In the absence of a formal response explaining and corroborating the position the Complainant has shown that the registrations are “unfair” in this case. The Expert is satisfied on balance that consumers would likely be misled if they were to visit the Domain Names on the basis that they expect to be visiting the Complainant’s New Zealand site or that of its New Zealand distributor. Moreover, any use of the Domain Names by the Respondent for email would be highly likely to mislead or deceive, since the recipients would be receiving messages from someone whose email address ended in “opinel.co.nz” or “opinel.com”.
For completeness, the Expert visited both of the Domain Names in September 2017. The domain name opinel.nz still did not resolve but there was a website located at opinel.co.nz. That website was activated on an unknown date which must have been between the date of complaint (28 June 2017) and the date when it was visited (1 September 2017).
The Respondent’s website located at opinel.co.nz has Opinel-branded products for sale. It is not possible to determine whether or not those products are genuine and sourced from the Complainant’s New Zealand distributor, parallel imported or counterfeit, but for the purposes of this analysis it is assumed that they are legitimate.
The website contains a prominent disclaimer at the top of the home page, which reads:
“This website is operated by Gearshop, a NZ retailer of Opinel products and is in no way affiliated to Opinel France. We are an authorised reseller supplied by the official NZ Opinel distributor.”
In the ordinary course of things, the complaint should be determined based on the position as at the date on which it was submitted. Evidence of earlier matters can also be relevant. In some cases subsequent conduct might be relevant, but in fairness to the complainant and to avoid the possibility of complaints needing to be amended this should only happen where it provides further grounds for complaint rather than allowing the respondent to remedy the situation having received the complaint and that further action being weighed in its favour.
For this reason, the website and its disclaimer are not relevant to determination of the Complaint, which is assessed on the basis of events up until 28 June 2017. The addition of the website does not affect the conclusion that the Complainant has shown evidence relevant to paragraph 5.1.2 of the Policy.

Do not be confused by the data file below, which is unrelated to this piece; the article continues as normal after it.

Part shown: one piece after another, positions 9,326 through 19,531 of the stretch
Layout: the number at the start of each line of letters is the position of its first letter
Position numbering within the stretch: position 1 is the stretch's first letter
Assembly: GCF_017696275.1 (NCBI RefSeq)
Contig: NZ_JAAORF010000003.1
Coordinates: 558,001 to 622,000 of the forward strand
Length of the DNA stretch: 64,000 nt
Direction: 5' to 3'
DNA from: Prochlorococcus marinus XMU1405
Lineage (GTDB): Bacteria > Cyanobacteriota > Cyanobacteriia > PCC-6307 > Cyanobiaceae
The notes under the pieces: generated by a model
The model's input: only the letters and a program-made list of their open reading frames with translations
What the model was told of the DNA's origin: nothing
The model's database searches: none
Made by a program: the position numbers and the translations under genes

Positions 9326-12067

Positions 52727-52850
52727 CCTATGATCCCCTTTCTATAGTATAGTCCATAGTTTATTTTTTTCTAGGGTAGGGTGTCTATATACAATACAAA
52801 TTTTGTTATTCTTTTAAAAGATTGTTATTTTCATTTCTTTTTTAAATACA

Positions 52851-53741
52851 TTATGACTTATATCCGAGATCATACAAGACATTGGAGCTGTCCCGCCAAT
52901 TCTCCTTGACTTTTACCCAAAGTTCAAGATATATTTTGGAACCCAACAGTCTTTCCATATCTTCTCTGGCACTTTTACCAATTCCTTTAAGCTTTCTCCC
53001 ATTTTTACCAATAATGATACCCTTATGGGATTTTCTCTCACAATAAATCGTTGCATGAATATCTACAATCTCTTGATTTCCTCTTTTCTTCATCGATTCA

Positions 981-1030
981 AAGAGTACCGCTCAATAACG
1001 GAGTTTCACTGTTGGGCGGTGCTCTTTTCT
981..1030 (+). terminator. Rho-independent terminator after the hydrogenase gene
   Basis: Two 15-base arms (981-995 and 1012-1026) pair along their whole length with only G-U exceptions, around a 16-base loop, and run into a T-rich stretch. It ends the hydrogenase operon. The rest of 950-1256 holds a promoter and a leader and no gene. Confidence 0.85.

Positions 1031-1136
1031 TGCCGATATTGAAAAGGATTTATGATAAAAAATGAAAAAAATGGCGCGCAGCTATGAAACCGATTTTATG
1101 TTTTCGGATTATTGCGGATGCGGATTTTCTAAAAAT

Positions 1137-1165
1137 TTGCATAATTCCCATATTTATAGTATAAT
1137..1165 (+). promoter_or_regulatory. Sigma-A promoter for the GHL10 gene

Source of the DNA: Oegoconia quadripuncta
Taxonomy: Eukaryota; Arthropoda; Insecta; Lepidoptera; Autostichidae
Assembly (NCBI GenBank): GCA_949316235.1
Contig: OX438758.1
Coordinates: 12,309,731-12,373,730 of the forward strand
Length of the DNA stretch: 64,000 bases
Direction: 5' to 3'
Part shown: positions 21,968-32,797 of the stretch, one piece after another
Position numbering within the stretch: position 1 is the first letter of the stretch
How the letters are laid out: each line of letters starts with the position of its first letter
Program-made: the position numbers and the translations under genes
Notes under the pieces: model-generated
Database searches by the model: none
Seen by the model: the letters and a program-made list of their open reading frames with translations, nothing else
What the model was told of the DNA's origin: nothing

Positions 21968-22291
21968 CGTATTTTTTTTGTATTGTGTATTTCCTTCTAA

The Complainant succeeds in relation to the allegation that consumers are likely to be misled as alleged in relation to both of the Domain Names, and that being detrimental to the rights associated with the Complainant’s registered trade mark for the word “OPINEL” these are Unfair Registrations for the purposes of the Policy.
E. Registrations arise out of a relationship (para 5.1.5)
The Complainant contends that the Domain Names were registered arising out of a relationship between the Complainant and the Respondent in circumstances indicating that it was intended the Complainant would be the Registrant. It says this in light of the claim by the Respondent that the parties have been discussions.
Paragraph 5.1.5 of the Policy provides that the factors which may be evidence that the Domain Names are Unfair Registrations include:
“5.1.5. The Domain Name was registered arising out of a relationship between the Complainant and the Respondent, and the circumstances indicate that it was intended by both the Complainant and the Respondent that the Complainant would be entered in the Register as the Registrant of the Domain Name…”
The Complainant is required to prove (on the balance of probabilities) that there was a joint intention for the purposes of paragraph 5.1.5. It is more apposite for situations where there was a joint venture or distribution relationship with either an express or implied term as to ultimate entitlement to the domain name, on a contractual or quasi-contractual basis.
In this case the Respondent’s decision to register the Domain Names seems to have been without specific reference to or permission from the Complainant. The Complaint cannot be sustained based on paragraph 5.1.5 in those circumstances.
F. The Respondent has no legitimate interest or rights in the domain names
Finally, it is contended that the Respondent has no legitimate interest or rights in the Domain Names.
In terms of the Policy, this is not necessarily evidence of an Unfair Registration of itself. A party does not need to justify their choice of a domain name, although he absence of an explanation may be relevant to the overall assessment of whether or not the registration is unfair. It is not a ground in itself.
This allegation does not lead to a finding of the Domain Names being unfair registrations.
Summary as to findings
The Domain Names are “unfair registrations” for the purposes of the Policy, since they could mislead members of the public at present and their use by a party other than the Complainant or its official New Zealand distributor is likely to mislead or deceive. While the other grounds of the Complaint are not upheld, the Expert is satisfied that the Domain Names have been used or are likely to be used in a manner which takes unfair advantage of or is unfairly detrimental to the Complainant’s Rights.
Complaint upheld, transfer of opinel.co.nz and opinel.nz ordered.
Place of decision Auckland
Date 13 September 2017
Expert Name Kevin Glover